Using advances in DNA sequencing, the geneticist shows the effects of migrations and the mongrel nature of humanity in this fascinating study
“Arrival of Beaker folk changed Britain for ever, ancient DNA study shows”, ran a Guardian headline in February, concerning the people whose ancestry lay in central Europe and further east to the steppes. Now comes the author of that study, Harvard geneticist David Reich, with his book that gives us, at last, the first draft of a true history of the last 5,000 years.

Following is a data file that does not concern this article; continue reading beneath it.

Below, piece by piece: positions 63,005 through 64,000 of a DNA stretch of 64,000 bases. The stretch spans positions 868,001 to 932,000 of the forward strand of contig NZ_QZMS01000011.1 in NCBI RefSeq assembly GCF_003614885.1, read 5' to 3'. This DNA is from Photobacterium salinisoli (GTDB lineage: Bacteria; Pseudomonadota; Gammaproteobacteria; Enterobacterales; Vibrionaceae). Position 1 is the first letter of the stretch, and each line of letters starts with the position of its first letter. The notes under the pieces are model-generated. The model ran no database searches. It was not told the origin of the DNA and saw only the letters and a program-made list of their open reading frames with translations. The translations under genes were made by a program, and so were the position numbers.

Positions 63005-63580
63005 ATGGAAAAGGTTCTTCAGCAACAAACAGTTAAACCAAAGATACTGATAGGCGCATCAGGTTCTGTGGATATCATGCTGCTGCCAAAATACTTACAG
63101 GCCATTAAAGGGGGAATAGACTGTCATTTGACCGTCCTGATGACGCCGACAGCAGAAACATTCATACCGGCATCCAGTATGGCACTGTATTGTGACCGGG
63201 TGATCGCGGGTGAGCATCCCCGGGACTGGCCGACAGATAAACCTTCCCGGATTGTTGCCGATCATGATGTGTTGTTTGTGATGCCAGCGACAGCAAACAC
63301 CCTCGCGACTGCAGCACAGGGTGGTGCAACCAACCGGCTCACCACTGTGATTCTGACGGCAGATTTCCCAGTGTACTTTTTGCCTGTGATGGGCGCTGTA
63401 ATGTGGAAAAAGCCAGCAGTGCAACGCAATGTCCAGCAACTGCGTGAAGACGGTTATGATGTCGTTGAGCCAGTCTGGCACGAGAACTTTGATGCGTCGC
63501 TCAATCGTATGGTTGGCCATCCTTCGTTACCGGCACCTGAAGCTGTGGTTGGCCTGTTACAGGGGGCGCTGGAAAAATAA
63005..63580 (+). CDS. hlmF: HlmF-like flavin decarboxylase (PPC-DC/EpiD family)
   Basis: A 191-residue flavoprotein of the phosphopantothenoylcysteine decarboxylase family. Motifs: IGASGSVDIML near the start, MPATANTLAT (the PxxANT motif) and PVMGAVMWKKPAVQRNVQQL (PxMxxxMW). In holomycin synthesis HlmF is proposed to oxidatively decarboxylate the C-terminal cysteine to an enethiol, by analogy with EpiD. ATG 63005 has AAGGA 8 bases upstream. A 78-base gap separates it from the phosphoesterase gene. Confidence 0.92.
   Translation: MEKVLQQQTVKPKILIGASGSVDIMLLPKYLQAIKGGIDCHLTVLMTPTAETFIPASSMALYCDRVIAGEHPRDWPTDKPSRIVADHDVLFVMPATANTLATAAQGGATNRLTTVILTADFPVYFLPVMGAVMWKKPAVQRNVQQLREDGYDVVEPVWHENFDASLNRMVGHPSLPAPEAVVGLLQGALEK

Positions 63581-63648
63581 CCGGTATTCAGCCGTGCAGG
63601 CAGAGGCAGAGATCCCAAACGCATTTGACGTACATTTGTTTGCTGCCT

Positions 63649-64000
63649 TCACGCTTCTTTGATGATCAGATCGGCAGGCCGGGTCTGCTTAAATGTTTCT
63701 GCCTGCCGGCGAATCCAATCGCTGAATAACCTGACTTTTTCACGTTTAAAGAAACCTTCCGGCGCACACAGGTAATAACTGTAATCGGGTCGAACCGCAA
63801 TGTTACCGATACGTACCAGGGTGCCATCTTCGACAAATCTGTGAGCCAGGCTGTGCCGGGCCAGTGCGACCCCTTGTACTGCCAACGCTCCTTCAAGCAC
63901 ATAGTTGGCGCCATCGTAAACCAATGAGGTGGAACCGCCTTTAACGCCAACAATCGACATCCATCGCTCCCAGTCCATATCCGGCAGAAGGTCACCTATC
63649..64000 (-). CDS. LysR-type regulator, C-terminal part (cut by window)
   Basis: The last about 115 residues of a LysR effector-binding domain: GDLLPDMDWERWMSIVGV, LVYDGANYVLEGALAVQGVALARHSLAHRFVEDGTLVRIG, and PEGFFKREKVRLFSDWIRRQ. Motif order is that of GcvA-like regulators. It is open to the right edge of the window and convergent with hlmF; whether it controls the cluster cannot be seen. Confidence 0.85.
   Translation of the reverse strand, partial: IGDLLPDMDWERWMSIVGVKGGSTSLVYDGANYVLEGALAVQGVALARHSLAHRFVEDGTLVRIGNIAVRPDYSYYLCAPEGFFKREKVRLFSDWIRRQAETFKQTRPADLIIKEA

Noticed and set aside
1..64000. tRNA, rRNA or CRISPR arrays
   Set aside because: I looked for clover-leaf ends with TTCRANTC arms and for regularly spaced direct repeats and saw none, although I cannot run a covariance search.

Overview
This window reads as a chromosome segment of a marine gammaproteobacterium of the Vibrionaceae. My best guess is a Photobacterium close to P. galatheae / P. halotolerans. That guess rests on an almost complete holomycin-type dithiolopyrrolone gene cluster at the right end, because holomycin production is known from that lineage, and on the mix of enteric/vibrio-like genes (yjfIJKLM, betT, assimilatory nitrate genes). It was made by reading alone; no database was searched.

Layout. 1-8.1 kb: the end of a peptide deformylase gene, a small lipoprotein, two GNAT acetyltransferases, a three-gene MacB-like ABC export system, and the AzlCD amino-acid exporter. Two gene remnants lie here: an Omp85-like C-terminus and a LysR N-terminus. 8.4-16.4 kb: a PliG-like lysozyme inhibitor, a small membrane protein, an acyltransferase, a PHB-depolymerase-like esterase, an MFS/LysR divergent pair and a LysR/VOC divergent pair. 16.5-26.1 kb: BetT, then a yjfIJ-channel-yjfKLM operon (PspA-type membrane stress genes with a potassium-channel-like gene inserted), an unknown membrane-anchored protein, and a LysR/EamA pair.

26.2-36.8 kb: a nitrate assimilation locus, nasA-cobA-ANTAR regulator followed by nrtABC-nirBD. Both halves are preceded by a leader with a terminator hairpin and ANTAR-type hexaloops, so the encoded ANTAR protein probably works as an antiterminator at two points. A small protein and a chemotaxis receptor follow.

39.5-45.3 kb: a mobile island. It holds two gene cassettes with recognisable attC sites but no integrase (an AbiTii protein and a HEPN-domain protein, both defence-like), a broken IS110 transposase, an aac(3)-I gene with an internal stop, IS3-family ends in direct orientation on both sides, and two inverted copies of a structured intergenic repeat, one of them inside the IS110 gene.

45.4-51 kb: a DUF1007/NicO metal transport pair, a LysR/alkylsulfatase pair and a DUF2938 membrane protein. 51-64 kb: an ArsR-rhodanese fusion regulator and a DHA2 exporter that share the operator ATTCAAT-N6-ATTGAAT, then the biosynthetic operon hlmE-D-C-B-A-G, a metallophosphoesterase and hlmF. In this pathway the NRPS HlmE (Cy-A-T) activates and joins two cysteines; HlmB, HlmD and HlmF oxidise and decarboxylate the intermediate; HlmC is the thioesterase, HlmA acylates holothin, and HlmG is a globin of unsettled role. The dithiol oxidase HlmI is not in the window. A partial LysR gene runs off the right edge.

Genetics first started to complement the work of archaeologists and linguists in the 1990s in the work of Reich’s mentor, the Italian-born population geneticist Luca Cavalli-Sforza. But genetics was the poor relation at the time because its data was so thin. Not any more. The genome is a palimpsest that retains strong traces of the past, so current populations can reveal something of previous population movements. What has changed everything has been the ability, beginning as recently as 2010, to sequence DNA directly from ancient human remains, sometimes as old as 40,000 years.